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Allocating costs to different projects or services is necessary for the as Allocating certainment of the actual cost involved in each project or service. The costs that are assigned to cost objects can be divided into direct costs and indirect costs. Direct costs can be accurately traced to cost objects because they can be specifically and exclusively traced to a particular cost object whereas indirect costs cannot. Where a cost can be directly assigned to a cost object, it is known as cost tracing. Indirect costs cannot be traced directly to a cost object because they are usually common to several cost objects. Hence, the concept of cost allocation comes into picture. Cost allocation is the process of assigning costs in a situation wherein a direct measure does not exist for the quantity of resources consumed by a particular cost object. Cost allocations involve the use of surrogate rather than direct measures. The basis that is used to allocate costs to cost objects is called an allocation base or cost driver. Cost is defined as the amount of expenditure, actual or notional, incurred on or attributable to a given item. Cost represents the resources that have been or must be sacrificed to attain a particular objective. Direct costs are those costs that can be specifically and exclusively identified with a particular cost object. Indirect costs cannot be identified specifically and exclusively with a given cost object. Direct costs can be accurately traced because they can be physically identified with a particular object whereas indirect costs cannot. Prime cost refers to the direct costs of the product and consists of direct labor costs plus direct materials and direct expenses. Overheads are the indirect costs that cannot be allocated to any specific job or process as they are not capable of being identified with any specific job or process. It includes cost of indirect material, indirect labor and indirect expenses that cannot be conveniently charged to any job or process. The CIMA defines overhead cost as “the total cost of indirect materials, indirect labor and indirect expenses. In short, it is the cost of materials, labor and expenses that cannot be economically identified with specific saleable cost unit.
Manufacturing OH includes all the indirect expenses incurred by the operations of the manufacturing divisions of a concern. Expenses like depreciation, insurance charges on fixed assets etc. are considered as manufacturing overheads. Administration OH refers to all the expenses incurred towards the control and administration of an undertaking. Examples include office rent, salaries and wages of employees, showroom expenses etc. Selling and distribution OH refers to the costs incurred towards marketing, distribution and sales. Examples include all selling expenses, office expenses, salesman salaries, advertisement charges etc. Research expenses refer to the costs incurred for researching on new and improved products, new application of materials or improved methods. Development costs refer to the costs incurred towards commercial application of the discoveries made. Fixed overhead refers to those costs that will not vary with output but remain constant. Rent, rates, insurance, salaries etc. are fixed in nature irrespective of the level of capacity utilized or units produced. Variable OH costs are those that vary in direct proportion to the volume of output. Examples are power consumption, consumption of indirect materials and indirect labor etc. Semi-variable overheads are neither perfectly variable nor absolutely fixed in relation to the changes in volume. They change in the same direction as volume but not in direct proportion thereto. For example, in telephone charges, fixed cost is the rental element, variable cost is charges for calls made.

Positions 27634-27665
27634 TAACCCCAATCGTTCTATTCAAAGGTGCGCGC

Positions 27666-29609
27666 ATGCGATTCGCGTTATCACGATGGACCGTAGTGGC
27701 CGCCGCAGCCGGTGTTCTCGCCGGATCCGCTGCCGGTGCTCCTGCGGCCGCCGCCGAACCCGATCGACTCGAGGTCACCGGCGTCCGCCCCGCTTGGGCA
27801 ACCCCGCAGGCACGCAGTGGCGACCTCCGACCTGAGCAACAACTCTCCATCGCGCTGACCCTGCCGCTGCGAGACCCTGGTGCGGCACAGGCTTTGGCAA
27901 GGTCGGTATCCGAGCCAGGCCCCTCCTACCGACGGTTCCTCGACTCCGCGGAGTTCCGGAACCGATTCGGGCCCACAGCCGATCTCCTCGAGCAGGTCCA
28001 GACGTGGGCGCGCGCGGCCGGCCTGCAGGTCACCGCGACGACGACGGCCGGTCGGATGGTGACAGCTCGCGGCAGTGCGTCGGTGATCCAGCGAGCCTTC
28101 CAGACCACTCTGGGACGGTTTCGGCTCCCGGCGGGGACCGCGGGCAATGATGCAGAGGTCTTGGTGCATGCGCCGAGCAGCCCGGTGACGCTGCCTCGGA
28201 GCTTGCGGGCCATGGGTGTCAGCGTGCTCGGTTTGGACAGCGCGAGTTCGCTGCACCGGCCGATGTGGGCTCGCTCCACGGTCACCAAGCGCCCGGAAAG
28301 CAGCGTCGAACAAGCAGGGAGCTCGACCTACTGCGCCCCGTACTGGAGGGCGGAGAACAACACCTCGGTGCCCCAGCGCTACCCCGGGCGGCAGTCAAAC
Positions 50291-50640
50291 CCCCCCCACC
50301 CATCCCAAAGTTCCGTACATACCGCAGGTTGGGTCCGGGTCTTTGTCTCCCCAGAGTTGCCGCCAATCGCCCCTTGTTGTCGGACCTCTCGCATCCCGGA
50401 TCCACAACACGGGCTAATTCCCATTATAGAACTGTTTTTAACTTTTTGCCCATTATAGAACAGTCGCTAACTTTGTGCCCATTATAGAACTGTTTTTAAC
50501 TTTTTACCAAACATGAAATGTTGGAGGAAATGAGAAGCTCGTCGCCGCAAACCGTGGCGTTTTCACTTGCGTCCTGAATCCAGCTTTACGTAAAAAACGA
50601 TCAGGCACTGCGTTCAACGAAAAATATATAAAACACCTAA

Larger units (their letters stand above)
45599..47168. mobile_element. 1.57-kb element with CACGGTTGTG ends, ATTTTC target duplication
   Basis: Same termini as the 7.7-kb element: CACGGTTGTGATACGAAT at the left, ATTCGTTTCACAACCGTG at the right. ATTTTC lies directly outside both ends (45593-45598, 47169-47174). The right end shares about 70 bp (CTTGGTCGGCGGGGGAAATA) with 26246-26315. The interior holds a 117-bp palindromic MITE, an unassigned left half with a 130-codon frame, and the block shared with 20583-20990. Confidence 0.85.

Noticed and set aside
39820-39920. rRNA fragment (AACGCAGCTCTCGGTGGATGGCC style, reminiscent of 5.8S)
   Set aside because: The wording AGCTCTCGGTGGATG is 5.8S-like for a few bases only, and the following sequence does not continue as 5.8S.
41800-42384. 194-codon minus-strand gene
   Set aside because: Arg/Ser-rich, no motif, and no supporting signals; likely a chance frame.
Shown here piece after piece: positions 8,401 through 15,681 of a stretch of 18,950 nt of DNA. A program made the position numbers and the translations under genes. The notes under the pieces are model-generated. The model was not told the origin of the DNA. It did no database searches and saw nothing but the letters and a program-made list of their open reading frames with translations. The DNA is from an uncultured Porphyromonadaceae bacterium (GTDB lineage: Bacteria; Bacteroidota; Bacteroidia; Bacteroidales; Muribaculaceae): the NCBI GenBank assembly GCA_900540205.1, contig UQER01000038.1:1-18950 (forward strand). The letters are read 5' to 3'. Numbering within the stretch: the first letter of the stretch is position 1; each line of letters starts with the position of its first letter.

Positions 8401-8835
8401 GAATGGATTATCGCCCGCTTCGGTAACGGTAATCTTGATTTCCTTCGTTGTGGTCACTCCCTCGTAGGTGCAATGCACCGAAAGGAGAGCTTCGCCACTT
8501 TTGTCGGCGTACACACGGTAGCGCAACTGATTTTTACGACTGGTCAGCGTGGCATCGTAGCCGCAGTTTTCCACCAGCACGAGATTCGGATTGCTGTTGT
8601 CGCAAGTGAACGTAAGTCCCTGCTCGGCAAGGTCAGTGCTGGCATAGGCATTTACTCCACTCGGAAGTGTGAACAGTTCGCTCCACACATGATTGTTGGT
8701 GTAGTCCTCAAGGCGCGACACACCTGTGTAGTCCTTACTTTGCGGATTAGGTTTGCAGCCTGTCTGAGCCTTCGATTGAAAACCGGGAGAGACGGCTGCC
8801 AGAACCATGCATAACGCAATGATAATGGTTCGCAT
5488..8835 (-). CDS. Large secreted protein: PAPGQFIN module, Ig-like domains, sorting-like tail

The costs incurred in materials used to further the manufacturing process, that is necessarily built into the product are called indirect materials. For example, cutting oil used in cutting surface, threads and buttons used in stitching clothes etc, are considered as indirect materials. Indirect labor consists of all salaries and wages paid to the staff for the purpose of carrying tasks incidental to goods or services, which will not form part of salaries and wages paid while working directly upon the product. Indirect expenses are those that are incurred by the organization while carrying out their total business activities and cannot be conveniently allocated to job, process, cost unit or cost centre.
The collection of overhead details is carried out using different documents. The documents that are used for the collection, allocation and apportionment of OH are standing order numbers, departmental distribution summary, journal, invoice and payroll.